Why Don’t You Charge To Enter Trans Iowa? Short answer: Trans Iowa does not take any entry fee since T.I. does not provide any service to the riders. Long Answer: Insurance rates for two day events are astronomical, and I don’t like expensive entry fees. I put on Trans Iowa because I have fun doing it. When it ceases to be any fun, I’ll quit. Riders come for the challenge that the route and timing present. If they can not deal with self reliance, self support, and responsibility for themselves, they should not ride in Trans Iowa. It’s a different philosophy from most events. I can’t put a price tag on it. The only people making any money off Trans Iowa are the motels and convenience stores on the route. I lose money putting it on. A lot of money.
How Many Finishers Do You Get? Short Answer: About 10 on average for the event. Long Answer: Well…..this can get a little complicated. Trans Iowa has had a year with “no finishers”, a year with 24 finishers, a year with 36 finishers,(the current record), a couple of truncated events where a few folks were still in it at the end, (T.I.V4, T.I.V6), and a couple full course finishes with numbers in the upper teens, (T.I.V7 and T.I.V8). It is totally weather dependent. Bad weather can totally shut the event down, (T.I.V2, T.I.V6), or weather can affect the roads in such a negative way that the event has to be truncated, (T.I.V4).
If the weather is reasonable, I suspect we’d see ten to twenty people finish on average in any given year, but you just never know!
Why is the event called “Trans Iowa” when it doesn’t traverse the state? Short answer: Because it did when we started. Long Answer: Well, the whole idea stemmed from an event that traversed the state, and we intentionally wanted to have the challenge for that distance, (or a shorter 130-ish mile gravel grinder may have happened instead had the cross-state idea not taken ahold). Rider input was for the cross-state idea over anything else. So, after seeing what the guys at Dirty Kanza had done in forming a gigantic loop, I decided to make things easier on everyone by adopting the “big assed loop” idea (so named by Jeff Kerkove), and making it our own in T.I.V3.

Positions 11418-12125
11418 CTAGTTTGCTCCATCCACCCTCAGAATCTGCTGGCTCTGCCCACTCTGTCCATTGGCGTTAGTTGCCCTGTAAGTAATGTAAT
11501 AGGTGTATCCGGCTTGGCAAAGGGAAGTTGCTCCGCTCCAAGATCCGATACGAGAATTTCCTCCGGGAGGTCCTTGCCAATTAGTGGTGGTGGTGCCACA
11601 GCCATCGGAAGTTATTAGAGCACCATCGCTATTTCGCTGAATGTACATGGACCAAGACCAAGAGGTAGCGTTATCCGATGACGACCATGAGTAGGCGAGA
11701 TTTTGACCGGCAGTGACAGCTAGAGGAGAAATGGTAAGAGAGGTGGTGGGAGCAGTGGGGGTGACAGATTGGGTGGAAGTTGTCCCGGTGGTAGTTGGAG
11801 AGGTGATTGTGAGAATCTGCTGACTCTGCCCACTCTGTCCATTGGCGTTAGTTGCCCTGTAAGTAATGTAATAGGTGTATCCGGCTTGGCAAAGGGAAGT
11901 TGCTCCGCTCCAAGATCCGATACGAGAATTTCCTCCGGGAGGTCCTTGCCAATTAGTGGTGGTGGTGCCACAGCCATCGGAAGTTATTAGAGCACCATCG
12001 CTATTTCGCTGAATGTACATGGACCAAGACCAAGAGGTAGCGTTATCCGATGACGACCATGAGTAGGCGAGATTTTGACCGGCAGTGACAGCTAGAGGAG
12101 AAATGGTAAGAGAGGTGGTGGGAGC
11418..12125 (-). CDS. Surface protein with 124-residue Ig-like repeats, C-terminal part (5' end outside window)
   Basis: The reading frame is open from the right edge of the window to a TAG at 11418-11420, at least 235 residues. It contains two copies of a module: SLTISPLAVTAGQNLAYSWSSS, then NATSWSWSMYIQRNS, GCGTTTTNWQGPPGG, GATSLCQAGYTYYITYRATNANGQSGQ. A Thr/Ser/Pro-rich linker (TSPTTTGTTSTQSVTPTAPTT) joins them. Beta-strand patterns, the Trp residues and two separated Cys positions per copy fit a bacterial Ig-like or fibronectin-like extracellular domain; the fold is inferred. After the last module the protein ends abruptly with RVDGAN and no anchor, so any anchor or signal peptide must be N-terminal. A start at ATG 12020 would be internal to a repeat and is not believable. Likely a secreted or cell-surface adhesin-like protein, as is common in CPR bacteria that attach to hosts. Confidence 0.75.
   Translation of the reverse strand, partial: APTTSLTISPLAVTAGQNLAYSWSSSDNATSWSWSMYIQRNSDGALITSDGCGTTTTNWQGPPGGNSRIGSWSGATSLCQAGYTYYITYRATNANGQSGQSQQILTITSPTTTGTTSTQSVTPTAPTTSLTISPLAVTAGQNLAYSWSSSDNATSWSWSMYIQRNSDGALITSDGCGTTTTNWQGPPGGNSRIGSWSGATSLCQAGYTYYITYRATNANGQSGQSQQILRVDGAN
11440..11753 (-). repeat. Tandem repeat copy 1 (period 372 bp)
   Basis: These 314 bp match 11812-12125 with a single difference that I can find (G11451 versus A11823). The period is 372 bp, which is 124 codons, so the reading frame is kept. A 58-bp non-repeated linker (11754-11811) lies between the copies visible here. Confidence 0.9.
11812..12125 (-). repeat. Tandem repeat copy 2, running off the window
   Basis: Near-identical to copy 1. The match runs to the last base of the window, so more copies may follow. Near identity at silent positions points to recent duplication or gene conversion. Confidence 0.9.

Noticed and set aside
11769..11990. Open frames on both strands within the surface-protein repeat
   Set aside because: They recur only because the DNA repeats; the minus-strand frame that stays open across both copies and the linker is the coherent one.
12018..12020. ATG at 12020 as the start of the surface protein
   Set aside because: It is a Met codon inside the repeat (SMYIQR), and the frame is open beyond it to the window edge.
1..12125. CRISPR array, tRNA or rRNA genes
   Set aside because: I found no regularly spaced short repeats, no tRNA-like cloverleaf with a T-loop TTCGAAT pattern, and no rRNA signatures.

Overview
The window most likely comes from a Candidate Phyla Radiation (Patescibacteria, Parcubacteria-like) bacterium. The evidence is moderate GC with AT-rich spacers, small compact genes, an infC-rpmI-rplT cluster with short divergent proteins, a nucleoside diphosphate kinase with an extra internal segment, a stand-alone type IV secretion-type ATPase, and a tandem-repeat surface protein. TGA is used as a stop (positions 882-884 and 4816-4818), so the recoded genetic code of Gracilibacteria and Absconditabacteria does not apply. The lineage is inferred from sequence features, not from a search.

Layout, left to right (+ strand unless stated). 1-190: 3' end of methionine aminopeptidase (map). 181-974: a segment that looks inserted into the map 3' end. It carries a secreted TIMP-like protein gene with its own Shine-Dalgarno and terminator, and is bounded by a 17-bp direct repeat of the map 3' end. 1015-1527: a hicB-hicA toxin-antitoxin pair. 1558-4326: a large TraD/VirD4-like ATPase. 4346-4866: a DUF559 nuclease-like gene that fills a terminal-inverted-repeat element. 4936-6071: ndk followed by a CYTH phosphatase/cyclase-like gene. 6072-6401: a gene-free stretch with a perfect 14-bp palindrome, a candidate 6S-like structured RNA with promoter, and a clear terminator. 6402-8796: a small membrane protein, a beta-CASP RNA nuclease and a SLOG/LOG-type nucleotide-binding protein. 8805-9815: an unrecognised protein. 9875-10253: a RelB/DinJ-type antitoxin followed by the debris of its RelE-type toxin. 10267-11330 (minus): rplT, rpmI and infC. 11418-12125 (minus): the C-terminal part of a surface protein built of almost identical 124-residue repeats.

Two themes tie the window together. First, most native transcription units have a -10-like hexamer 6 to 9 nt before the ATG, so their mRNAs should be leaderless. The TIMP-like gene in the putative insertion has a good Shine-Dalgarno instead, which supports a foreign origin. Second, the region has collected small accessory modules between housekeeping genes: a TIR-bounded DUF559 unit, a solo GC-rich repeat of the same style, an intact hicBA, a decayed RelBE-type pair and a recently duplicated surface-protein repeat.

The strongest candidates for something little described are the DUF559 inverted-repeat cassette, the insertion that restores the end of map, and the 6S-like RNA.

Interestingly, the event was being called “Race Across Iowa” and “Epic Across Iowa” very early on by Jeff, so had he not finally gone with “Trans Iowa”, we may have been using “RAI” or “EAI” now.
Are You Guys Crazy?: Short answer: Yes. Long Answer: Well, is it really crazy to find out what you can do beyond the normal? Is it normal to be complacent and “safe”? I guess I would say that the Trans Iowa riders I know are really “normal” people doing extraordinary things with their lives. You probably would never guess most of the folks in this event are “endurance nutters” by their typical, everyday activities, but you would be amazed at what they can accomplish in a weekend on Iowa gravel roads.
Are The Old Routes Published/Available To Download? Short Answer: No. Long Answer: The philosophy I have on Trans Iowa is somewhat like poker in the way that you have to “pay” to see the winning hand. In the same way, if you actually toe the line for a Trans Iowa, I see that as earning the cues sheets to the first checkpoint. If you successfully ride to that checkpoint under the time limit, you earn the right to see the next part of the route, and then if you get to the last checkpoint on time, you get the right to see the rest of the route. Trans Iowa is for the Trans Iowa Riders. If you want to “get the route” or “see the route”, I will not be publishing the exact cues. If anyone that has finished a T.I. wants to share, well, that’s up to them.
Are these guys getting ready for RAGBRAI? Seriously? ……….I won’t even address this question. But we get it all the time here in Iowa.